©Gwendoline Grandin

06-02-2024 / hannes.schwaiger

Guidelines for urban and territorial planning: Incorporating NbS in urban land use planning

By Gwendoline Grandin, Institut Paris Region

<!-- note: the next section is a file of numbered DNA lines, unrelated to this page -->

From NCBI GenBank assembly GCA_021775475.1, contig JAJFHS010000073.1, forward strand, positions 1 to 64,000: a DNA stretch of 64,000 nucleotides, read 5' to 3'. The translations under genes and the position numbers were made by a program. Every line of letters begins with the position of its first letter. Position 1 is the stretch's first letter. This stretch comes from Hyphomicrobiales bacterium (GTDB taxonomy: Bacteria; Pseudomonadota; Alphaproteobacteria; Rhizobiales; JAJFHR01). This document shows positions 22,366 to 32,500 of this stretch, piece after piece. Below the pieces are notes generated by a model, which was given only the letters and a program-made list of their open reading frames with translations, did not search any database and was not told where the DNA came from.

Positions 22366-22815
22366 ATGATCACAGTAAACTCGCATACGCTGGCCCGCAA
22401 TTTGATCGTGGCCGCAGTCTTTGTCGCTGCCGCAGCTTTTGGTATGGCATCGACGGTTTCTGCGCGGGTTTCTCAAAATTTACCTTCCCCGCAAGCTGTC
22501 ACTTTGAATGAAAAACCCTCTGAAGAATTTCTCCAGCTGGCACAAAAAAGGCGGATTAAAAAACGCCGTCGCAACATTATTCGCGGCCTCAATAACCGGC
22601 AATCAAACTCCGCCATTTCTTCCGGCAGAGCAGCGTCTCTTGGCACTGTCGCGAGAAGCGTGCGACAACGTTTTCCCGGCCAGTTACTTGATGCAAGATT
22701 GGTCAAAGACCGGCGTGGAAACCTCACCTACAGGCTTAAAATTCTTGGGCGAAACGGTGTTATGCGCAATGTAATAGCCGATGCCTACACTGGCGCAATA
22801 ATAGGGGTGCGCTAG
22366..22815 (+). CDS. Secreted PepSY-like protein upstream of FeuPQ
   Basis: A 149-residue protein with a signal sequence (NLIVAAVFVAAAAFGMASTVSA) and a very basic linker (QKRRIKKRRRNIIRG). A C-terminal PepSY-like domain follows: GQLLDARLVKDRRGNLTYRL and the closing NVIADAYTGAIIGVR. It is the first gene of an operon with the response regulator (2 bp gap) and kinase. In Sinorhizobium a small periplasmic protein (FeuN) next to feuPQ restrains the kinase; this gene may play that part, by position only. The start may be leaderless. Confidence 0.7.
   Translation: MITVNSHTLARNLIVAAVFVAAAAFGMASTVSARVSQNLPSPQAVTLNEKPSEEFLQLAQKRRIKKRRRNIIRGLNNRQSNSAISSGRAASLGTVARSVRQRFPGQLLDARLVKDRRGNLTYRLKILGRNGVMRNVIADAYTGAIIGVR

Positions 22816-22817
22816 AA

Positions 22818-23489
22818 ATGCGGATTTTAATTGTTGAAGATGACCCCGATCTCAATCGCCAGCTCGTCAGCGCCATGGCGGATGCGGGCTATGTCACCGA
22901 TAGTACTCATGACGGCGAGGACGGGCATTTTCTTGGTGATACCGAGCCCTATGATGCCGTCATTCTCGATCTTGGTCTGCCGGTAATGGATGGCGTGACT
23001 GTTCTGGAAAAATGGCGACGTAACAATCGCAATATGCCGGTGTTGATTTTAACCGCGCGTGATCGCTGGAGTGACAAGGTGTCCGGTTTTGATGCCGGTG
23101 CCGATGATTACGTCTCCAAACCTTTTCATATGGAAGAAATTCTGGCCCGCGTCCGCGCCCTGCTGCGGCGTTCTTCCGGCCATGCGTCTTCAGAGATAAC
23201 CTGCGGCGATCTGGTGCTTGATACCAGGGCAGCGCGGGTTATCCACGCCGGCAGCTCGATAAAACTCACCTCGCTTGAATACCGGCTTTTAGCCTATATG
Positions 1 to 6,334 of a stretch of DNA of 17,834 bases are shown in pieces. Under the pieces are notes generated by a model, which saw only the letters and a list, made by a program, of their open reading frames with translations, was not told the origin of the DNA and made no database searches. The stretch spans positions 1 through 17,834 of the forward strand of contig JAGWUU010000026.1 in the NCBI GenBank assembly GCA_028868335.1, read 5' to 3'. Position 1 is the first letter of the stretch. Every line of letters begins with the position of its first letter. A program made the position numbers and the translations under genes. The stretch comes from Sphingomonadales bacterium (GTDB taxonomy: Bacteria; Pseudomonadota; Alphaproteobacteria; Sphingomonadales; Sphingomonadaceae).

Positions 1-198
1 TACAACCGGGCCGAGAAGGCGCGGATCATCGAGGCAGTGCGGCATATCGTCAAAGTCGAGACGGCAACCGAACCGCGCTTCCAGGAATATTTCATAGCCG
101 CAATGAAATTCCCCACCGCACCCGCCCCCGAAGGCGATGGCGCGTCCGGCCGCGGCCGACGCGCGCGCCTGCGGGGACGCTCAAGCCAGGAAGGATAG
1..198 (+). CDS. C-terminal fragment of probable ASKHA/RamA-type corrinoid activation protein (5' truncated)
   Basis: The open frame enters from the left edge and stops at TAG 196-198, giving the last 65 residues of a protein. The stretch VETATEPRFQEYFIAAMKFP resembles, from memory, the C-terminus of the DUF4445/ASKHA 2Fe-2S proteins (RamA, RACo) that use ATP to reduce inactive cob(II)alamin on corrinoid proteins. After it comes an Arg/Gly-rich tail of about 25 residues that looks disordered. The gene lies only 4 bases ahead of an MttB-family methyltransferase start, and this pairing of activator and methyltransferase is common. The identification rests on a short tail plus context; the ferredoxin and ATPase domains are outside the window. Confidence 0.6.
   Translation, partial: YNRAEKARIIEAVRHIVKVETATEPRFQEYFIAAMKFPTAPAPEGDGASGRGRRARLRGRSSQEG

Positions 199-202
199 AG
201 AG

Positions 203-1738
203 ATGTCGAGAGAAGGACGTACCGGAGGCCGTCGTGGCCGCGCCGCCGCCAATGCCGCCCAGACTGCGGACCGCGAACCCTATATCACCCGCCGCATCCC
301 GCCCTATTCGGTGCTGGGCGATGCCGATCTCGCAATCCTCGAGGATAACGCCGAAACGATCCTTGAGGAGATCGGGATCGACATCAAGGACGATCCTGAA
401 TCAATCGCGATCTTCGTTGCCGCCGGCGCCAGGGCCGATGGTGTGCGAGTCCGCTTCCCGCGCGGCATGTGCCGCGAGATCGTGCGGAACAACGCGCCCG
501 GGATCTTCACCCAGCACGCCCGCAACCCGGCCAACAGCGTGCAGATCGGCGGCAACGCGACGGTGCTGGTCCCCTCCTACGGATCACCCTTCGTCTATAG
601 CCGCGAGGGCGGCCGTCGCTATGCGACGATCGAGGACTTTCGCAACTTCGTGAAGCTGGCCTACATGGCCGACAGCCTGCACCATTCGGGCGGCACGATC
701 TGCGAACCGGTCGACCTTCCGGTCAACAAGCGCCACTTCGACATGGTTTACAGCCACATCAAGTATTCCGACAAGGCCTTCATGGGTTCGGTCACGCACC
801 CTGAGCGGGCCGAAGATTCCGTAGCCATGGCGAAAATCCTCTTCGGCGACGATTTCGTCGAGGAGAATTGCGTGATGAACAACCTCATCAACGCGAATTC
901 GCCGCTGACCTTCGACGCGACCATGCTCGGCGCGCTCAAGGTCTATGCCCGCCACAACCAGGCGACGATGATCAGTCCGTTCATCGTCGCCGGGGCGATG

Land take is the transformation of agricultural, natural, and semi-natural spaces into urban and other artificial uses. Since the mid-1950s, the total surface area of cities in the EU has increased by 78% while the population has grown by just 33%. Urban sprawl is now foremost among the drivers of rapid climate change and the erosion of biodiversity. The loss of soil functions and ecosystem services is one of the major environmental challenges Europe is facing. To address the global issue of land take, the European Commission has proposed in the EU Environment Action Program to 2020 (7th EAP) to achieve “No Net Land Take” by 2050 and calls for a paradigmatic shift in urban development. Sealing agricultural land and open spaces should be avoided as far as possible and the focus should be on building on land that has already been sealed. It marks a turning point in strategies designed to slow urban sprawl as it places the emphasis on urban renewal and densification. It also introduces a renaturing goal that involves “giving back to nature” an amount of land equivalent to that consumed by urban growth. The deliverable analyses the current urban land take situation in 3 European Union countries, how they are addressing the EC’s objective and gives guidelines on how to reduce urban land take.

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